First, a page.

Entrepreneurship can be exciting and challenging. While a successful entrepreneur possesses many qualities, perseverance is at the top of the list.
Logan Cohen, the Co-founder and CEO of KÜDZOO, showcases the genuine meaning of perseverance by converting her simple idea into a globally recognized app. The basic idea of KÜDZOO is to leverage teen smartphone usage away from scrolling through mindless, never ending newsfeeds toward mindful consumption. At its core, KÜDZOO continuously asks, ’what’s in it for our student users?’ This app fosters good habits and grades by recognizing and rewarding students for mindfulness, kindness, and academic achievements.
At KÜDZOO, the belief is that recognition changes everything.
Even though cell phones are often seen as a distraction for students, Logan Cohen sees an opportunity. On KÜDZOO, students submit their report cards, academic achievements, acts of kindness, volunteerism, and answers to daily trivia to earn points redeemable for rewards. As of this publication, KÜDZOO has over half a million student users in over 46,000 schools in the USA.
Logan completed her degrees in Finance and International Business from Florida International University. The tremendous strides made at KUDZOO led Logan to be named to Forbes Magazine’s 30 under 30 in education. She is also a TEDx speaker and was featured at 2018’s SXSW EDU.
Amplifying Product through Assessment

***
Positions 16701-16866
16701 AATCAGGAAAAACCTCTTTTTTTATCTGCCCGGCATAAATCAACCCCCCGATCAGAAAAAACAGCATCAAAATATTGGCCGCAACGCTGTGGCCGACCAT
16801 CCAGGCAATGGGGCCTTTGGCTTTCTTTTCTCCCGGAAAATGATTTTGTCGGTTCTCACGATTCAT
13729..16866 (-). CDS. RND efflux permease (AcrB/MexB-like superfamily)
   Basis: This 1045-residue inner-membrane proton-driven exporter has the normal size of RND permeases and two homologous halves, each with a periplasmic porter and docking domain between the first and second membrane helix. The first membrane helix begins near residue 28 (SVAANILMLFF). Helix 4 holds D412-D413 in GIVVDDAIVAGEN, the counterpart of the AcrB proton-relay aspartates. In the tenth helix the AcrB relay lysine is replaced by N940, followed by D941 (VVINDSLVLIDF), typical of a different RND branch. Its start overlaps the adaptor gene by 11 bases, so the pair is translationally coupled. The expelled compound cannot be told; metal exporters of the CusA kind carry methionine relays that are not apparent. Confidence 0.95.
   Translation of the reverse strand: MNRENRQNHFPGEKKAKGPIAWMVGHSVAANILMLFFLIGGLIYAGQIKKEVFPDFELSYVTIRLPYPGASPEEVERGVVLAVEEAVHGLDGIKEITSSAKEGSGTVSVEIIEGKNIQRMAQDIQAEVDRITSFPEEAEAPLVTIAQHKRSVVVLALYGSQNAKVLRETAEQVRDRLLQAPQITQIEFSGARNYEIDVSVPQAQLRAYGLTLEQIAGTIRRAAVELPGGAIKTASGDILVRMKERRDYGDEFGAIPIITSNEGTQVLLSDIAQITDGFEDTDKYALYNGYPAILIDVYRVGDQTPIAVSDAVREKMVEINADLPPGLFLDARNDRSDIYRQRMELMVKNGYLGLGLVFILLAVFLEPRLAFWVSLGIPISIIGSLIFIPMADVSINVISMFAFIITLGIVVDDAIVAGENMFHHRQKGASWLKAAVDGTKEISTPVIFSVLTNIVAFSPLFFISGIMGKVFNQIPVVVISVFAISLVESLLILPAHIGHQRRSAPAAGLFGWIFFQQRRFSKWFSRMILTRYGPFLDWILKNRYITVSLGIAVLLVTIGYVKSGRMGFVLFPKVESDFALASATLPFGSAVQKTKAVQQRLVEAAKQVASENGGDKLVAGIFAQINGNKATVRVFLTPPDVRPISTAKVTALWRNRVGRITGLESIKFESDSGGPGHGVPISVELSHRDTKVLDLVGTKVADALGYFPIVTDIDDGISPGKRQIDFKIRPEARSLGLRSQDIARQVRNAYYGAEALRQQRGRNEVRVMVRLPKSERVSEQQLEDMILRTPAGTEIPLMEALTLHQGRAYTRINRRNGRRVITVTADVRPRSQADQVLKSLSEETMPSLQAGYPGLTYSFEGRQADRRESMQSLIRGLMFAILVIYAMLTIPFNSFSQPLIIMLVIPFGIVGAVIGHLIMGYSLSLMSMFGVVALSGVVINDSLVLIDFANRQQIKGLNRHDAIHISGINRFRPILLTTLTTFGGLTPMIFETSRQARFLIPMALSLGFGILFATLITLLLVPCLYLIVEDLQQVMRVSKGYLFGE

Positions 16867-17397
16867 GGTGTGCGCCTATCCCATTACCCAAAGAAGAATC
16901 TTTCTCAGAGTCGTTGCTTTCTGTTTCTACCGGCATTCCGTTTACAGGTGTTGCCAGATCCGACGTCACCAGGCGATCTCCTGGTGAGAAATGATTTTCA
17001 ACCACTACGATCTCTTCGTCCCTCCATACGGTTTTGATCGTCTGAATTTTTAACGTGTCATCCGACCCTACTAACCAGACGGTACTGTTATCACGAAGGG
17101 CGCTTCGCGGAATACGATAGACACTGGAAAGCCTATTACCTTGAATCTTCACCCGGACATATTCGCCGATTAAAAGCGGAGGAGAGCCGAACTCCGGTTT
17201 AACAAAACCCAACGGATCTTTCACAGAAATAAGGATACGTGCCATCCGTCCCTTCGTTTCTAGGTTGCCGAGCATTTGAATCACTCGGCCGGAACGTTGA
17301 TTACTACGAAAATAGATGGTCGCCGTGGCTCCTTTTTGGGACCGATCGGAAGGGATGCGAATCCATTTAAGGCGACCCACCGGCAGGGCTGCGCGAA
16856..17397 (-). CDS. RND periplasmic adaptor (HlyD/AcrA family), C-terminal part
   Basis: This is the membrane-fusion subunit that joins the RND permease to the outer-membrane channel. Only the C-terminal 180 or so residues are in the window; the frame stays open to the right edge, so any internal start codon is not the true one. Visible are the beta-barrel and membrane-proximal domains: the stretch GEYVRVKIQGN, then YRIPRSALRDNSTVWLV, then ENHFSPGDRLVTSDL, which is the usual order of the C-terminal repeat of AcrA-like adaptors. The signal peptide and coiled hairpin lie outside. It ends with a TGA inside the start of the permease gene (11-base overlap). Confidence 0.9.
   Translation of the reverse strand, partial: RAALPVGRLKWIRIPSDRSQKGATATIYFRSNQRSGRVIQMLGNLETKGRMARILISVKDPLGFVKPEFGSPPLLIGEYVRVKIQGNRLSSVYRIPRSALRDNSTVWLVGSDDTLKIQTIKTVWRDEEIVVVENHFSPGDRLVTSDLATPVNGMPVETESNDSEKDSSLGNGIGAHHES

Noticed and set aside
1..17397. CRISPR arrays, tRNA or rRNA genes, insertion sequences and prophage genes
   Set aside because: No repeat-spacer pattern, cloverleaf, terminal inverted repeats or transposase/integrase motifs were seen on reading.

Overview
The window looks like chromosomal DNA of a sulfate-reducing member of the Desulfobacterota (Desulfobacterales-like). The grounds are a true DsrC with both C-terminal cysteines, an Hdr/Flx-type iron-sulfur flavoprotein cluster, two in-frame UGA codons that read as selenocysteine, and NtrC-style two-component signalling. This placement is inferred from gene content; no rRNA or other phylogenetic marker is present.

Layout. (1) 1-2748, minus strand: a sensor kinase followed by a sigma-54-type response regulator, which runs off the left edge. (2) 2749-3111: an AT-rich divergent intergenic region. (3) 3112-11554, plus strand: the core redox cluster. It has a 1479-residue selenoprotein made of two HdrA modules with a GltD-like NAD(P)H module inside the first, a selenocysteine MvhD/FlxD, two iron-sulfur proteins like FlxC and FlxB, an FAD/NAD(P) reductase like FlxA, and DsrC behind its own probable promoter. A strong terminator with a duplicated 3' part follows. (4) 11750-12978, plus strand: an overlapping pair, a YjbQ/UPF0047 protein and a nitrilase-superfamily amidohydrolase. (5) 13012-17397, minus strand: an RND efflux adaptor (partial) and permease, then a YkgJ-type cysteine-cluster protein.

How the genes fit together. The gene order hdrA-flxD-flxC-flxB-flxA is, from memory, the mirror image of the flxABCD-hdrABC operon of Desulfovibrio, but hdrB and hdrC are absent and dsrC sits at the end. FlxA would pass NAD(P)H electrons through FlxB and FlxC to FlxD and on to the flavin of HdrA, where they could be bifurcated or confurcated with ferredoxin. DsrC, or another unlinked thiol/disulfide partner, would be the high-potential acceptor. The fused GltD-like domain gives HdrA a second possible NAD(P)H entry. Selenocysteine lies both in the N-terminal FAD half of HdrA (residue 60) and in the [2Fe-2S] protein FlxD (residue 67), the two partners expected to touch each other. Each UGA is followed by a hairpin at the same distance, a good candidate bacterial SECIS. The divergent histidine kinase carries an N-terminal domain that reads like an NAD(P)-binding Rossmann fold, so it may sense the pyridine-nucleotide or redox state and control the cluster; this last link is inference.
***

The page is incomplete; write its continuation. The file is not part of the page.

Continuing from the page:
When asked about the factors that have helped KÜDZOO scale, Logan embraces the importance of market analyzing skills. She mentions:
“So many entrepreneurs are relying solely on their vision and gut feelings. Both of these are important, but at KÜDZOO, we take pride in admitting what we don’t know. Put simply, data and market feedback always trumps opinions. We benefit greatly by diversifying our product offerings to appeal to students by asking students for help. Before a product launch, we conduct countless surveys and focus groups. Students are helping to enhance the product in more ways. Their clear vision and honesty, drive us to perpetually improve our product.”
A Blend of Perseverance and Confidence
Logan considers the ability to persevere to be one of the top attributes of an entrepreneur. When asked about her success, she referenced the popular quote:
“It is funny, how many nights it takes to become an overnight success.”
In entrepreneurship, there are many ups and downs, and Logan insists that her momentum is credited to “failing forward.”
“In an environment of motivational memes and social media filled with ’win-only’ posts, we don’t get enough of the authentic story.”
When asked about additional qualities that are essential in an entrepreneurial quest, Logan includes: empathy, active listening, confidence while avoiding hubris, and lifelong learning.
Striving to be better
Logan considers it is important to be knowledgeable about one’s market.
“This is not something that one can accomplish in once; it takes to keep a pulse on it. Now more than ever, the market is changing. Especially in the field of technology, the next workforce is expected to master tools that do not even exist yet.”
According to her, KÜDZOO has thrived on being aware of the competitors, but they do not let competitors dictate the company’s strategy. KÜDZOO has been able to differentiate and scale by providing quality products and services to its students and brand partners. The team is sticking to its mission and ensures a valuable user and customer experience, while keeping a pulse on the ever-changing market.